United Imaging Consultants, LLC (UIC) was formed on January 1, 2000, by a merger of several radiology groups in the Kansas City Metropolitan area. UIC is a group of board certified diagnostic radiologists, including specialists in:
Each radiologist is board-certified and highly specialized in the interpretation of radiology studies and the performance of image guided procedures. Many have had fellowships in a
radiology sub-specialty, allowing them to develop considerable expertise in their chosen field and earn additional certification.
By focusing on a sub-specialty, each radiologist has gained valuable experience and expertise in a specific area of radiology.
UIC has created a cohesive team of highly sub-specialized individuals who can confer with each other to share their collective experience. This ensures your exams will be read with the utmost care and attention to detail.
Musculoskeletal (orthopedic) radiology is the evaluation of bone and joint structures using various radiology techniques. Radiologists have long used conventional x-rays to diagnose processes such as fractures, tumors and arthritis of the skeletal system. More recently, MRI has enabled us to see very small or subtle abnormalities of joints, ligaments, tendons and cartilage. CT is also capable of demonstrating bone lesions and fractures with exquisite detail.
Musculoskeletal radiologists also perform joint injections. Using x-rays to guide needle placement, the radiologist can inject medicine into a joint for pain relief or inject contrast dye to provide additional evaluation of a joint.
Musculoskeletal radiologists work closely with orthopedic surgeons, oncologists, rheumatologists, sports medicine physicians and podiatrists to assist in the care of a wide variety of conditions.
Interventional radiology offers an alternative to the surgical treatment of many conditions and in some cases can reduce or eliminate the need for hospitalization. Interventional radiologists combine their skill in minimally invasive surgical techniques with their extensive training in advanced imaging modalities such as CT scanners, ultrasound and fluoroscopy to treat a wide range of conditions involving almost every organ system. Procedures are typically performed entirely through small needles or catheters rather than surgical incisions. This allows most procedures to be completed using moderate sedation instead of heavy anesthesia, which in turn results in better comfort for the patient, quicker recovery time, shorter hospital visits and improved overall risk for the patient.
Neuroradiologists specialize in evaluating the various disorders of the central nervous system, including the brain, head, neck and spine. Primarily using the powerful cross-sectional techniques of magnetic resonance imaging (MRI) and computed tomography (CT scan), they also perform contrast myelography and image directed therapeutic injections in the spine. Angiography is used to diagnose vascular lesions of the central nervous system, which in some instances may be treated by catheter directed techniques.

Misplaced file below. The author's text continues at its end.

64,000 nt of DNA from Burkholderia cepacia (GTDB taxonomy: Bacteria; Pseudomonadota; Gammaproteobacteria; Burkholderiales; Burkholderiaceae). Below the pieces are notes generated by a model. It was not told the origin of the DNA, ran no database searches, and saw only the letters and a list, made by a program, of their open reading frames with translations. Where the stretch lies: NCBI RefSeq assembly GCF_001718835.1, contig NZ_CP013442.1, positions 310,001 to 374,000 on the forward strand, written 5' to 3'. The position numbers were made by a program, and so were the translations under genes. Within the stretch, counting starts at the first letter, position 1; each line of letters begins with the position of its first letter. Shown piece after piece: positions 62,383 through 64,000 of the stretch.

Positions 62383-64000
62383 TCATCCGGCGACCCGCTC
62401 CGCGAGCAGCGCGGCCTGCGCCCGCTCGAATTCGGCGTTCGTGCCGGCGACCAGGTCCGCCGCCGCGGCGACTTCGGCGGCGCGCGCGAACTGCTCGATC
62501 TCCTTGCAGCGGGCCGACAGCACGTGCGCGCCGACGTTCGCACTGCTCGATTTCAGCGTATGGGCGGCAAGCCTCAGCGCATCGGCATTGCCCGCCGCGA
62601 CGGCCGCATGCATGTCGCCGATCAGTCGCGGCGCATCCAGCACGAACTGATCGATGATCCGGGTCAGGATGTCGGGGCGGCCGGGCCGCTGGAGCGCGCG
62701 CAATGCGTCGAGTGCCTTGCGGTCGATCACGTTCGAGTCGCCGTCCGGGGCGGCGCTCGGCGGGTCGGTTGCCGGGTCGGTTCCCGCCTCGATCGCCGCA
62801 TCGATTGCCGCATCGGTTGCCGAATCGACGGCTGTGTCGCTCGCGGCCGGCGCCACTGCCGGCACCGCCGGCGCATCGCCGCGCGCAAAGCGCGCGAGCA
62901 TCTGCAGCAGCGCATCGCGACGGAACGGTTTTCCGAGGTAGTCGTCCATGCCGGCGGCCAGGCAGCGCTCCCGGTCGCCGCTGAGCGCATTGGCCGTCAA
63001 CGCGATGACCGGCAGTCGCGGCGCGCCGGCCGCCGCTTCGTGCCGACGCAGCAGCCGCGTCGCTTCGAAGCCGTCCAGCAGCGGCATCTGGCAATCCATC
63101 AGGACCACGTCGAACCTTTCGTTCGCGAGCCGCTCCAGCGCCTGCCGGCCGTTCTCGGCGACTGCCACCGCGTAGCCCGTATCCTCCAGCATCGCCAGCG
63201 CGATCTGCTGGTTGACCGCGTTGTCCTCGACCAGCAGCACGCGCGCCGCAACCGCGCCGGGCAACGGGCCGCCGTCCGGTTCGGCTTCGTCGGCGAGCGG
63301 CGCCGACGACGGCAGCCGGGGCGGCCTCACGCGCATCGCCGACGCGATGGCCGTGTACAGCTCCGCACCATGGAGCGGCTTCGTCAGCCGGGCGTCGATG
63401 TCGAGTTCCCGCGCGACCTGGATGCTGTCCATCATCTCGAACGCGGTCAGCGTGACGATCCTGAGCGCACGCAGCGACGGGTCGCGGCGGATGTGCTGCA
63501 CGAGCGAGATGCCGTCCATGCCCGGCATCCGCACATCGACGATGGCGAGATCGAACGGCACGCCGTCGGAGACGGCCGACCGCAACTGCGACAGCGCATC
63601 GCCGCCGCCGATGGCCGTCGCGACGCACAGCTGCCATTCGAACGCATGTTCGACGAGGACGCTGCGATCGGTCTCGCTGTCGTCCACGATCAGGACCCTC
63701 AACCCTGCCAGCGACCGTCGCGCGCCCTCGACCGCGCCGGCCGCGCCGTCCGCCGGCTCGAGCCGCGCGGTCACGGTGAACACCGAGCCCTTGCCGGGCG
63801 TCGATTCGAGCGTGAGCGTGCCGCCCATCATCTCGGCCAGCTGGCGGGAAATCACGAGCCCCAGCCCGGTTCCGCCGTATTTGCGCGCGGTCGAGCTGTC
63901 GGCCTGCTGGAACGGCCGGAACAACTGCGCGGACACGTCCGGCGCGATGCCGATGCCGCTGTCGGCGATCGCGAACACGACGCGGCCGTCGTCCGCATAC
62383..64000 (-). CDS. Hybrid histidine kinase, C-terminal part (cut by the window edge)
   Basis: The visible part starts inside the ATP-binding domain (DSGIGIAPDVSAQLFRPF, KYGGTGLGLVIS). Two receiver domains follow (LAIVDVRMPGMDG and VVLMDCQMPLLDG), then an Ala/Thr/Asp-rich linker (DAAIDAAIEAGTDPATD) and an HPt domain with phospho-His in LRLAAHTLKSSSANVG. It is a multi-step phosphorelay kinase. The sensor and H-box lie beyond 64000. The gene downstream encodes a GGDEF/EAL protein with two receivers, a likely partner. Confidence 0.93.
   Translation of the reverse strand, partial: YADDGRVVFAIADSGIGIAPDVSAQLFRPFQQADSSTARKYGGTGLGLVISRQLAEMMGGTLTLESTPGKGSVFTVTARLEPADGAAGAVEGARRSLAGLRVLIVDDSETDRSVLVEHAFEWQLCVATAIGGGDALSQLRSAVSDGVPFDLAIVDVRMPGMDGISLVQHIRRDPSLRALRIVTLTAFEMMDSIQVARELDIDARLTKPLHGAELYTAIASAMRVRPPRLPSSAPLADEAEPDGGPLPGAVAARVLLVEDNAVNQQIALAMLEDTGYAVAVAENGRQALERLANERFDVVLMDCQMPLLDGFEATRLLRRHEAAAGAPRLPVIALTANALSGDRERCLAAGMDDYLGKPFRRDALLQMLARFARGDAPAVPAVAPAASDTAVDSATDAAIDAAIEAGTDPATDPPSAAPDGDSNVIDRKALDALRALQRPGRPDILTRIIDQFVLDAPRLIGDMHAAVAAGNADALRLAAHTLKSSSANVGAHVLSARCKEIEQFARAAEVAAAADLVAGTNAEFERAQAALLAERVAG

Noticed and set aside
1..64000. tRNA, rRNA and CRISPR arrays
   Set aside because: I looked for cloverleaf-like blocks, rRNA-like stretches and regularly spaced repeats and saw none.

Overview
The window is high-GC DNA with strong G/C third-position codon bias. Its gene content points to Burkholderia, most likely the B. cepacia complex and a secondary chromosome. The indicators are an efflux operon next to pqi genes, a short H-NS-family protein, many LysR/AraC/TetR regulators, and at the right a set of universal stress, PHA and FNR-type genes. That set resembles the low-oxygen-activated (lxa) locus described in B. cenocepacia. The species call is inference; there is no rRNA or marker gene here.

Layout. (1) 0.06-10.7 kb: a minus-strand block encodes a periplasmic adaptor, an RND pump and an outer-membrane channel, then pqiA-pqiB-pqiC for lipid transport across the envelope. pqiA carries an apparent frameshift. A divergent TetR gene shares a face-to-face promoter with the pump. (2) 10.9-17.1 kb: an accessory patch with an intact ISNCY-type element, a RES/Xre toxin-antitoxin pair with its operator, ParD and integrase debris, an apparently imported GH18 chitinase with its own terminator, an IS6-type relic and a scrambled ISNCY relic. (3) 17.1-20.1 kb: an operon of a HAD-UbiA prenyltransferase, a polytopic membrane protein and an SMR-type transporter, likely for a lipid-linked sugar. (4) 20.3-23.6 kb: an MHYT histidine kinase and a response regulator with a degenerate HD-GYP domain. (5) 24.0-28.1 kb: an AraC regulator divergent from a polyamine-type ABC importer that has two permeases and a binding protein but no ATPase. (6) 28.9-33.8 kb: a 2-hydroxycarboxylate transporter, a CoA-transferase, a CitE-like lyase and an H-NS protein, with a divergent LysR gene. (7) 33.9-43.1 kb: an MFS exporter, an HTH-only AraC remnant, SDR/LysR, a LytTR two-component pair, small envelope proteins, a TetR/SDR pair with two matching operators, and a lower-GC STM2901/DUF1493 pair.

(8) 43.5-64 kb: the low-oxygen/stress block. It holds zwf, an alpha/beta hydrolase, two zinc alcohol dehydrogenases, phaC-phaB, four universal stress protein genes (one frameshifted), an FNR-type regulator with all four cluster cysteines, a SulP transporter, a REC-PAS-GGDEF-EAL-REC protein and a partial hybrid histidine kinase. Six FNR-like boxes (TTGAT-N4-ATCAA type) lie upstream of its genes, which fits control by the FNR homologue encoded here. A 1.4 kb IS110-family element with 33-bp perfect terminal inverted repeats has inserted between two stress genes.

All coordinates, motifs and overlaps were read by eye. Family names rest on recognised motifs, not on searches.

UIC radiologists are highly skilled in the diagnosis of all aspects of breast disease. Through screening mammography, these experienced observers are intent on identifying breast cancer in its earliest stages. Breast imagers direct and interpret the further evaluation of mammographically or clinically suspicious lesions with additional x-ray studies, ultrasound and magnetic resonance imaging (MRI). When appropriate, they perform a variety of minimally invasive biopsy procedures to complete the diagnostic evaluation of suspicious breast lesions with the greatest degree of patient comfort and safety, eliminating the need for surgery for benign lesions.
The breast imaging radiologists work closely with their surgery, oncology, and pathology colleagues to provide cohesive patient care. A regular weekly case conference with these colleagues is used to obtain consensus opinions and keep attendees current in breast cancer diagnosis and treatment.
Body imagers are radiologists specializing in the use and interpretation of cross-sectional imaging techniques to diagnose and follow disease processes of the chest, abdomen and pelvis. Using computed tomography (CT scan), ultrasound and magnetic resonance imaging (MRI), they identify neoplastic, inflammatory and traumatic lesions throughout the body. They also provide image-guided biopsies of suspicious lesions and catheter drainage of abnormal fluid collections.
Nuclear medicine, as a subspecialty of radiology, is unique in its approach to imaging. As opposed to conventional x-ray or CT which use external radiation passed through the body to create images, nuclear medicine uses an "inward out" approach by introducing a small amount of radiation attached to a medication known as radiopharmaceutical. The radiopharmaceutical can be given by IV, mouth or inhaled depending on the study and is distributed in target areas of the body. By emitting radiation for a relatively short amount of time, specialized cameras are used to create images for diagnosing many diseases and observing the function of many internal organs.
Nuclear medicine can also provide treatment/therapy in certain diseases eliminating the need for more extensive and invasive therapies. Some therapeutic examples include treating overactive thyroid, thyroid cancer, certain types of lymphoma and bone pain from certain types of cancer that have spread to the bone.
Magnetic Resonance Imaging specialists are familiar with advanced MR techniques and MR applications. A comprehensive range of MRI training includes protocol and interpretation of musculoskeletal, neurologic, cardiac, abdominal, pelvic and MR angiography procedures. MRI specialists work closely with general practitioners and specialists to ensure accurate diagnosis and guide proper treatment.